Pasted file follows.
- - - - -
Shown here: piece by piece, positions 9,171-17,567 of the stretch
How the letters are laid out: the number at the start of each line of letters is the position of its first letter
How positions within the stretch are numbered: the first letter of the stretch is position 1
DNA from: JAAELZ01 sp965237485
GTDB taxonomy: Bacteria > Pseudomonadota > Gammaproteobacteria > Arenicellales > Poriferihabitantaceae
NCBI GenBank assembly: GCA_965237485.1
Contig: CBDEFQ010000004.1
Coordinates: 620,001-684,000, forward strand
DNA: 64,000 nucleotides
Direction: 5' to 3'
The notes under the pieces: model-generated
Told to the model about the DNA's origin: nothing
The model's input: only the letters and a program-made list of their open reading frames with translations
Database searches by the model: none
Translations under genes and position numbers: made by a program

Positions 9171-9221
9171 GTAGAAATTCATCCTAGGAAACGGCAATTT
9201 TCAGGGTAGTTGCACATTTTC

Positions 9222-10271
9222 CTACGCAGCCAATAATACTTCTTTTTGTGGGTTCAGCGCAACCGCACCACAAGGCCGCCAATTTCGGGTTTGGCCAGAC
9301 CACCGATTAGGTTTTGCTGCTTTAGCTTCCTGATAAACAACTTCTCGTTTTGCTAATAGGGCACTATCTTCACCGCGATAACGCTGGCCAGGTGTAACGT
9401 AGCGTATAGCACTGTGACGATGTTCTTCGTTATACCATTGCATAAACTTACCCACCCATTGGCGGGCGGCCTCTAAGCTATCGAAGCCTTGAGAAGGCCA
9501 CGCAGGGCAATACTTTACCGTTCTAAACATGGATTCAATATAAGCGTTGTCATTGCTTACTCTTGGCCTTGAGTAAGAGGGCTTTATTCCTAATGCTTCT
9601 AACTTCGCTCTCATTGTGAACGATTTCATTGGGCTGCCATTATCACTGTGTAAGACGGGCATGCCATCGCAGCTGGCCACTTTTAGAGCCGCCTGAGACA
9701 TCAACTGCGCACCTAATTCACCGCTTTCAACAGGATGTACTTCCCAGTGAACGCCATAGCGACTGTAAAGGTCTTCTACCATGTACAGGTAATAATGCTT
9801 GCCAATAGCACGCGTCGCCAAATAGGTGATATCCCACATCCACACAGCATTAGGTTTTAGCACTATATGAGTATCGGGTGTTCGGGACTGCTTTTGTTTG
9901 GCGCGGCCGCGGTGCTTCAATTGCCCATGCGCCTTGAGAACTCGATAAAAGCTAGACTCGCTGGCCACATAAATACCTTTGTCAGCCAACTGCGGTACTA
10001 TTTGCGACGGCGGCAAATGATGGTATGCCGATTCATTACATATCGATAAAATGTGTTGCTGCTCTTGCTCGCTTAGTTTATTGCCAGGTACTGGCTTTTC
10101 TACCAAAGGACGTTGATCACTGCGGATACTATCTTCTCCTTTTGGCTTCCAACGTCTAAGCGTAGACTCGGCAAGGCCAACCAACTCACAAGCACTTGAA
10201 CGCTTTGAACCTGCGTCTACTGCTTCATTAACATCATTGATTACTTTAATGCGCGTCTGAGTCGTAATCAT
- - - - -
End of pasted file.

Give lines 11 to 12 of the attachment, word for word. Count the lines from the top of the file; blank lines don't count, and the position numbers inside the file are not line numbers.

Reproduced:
The notes under the pieces: model-generated
Told to the model about the DNA's origin: nothing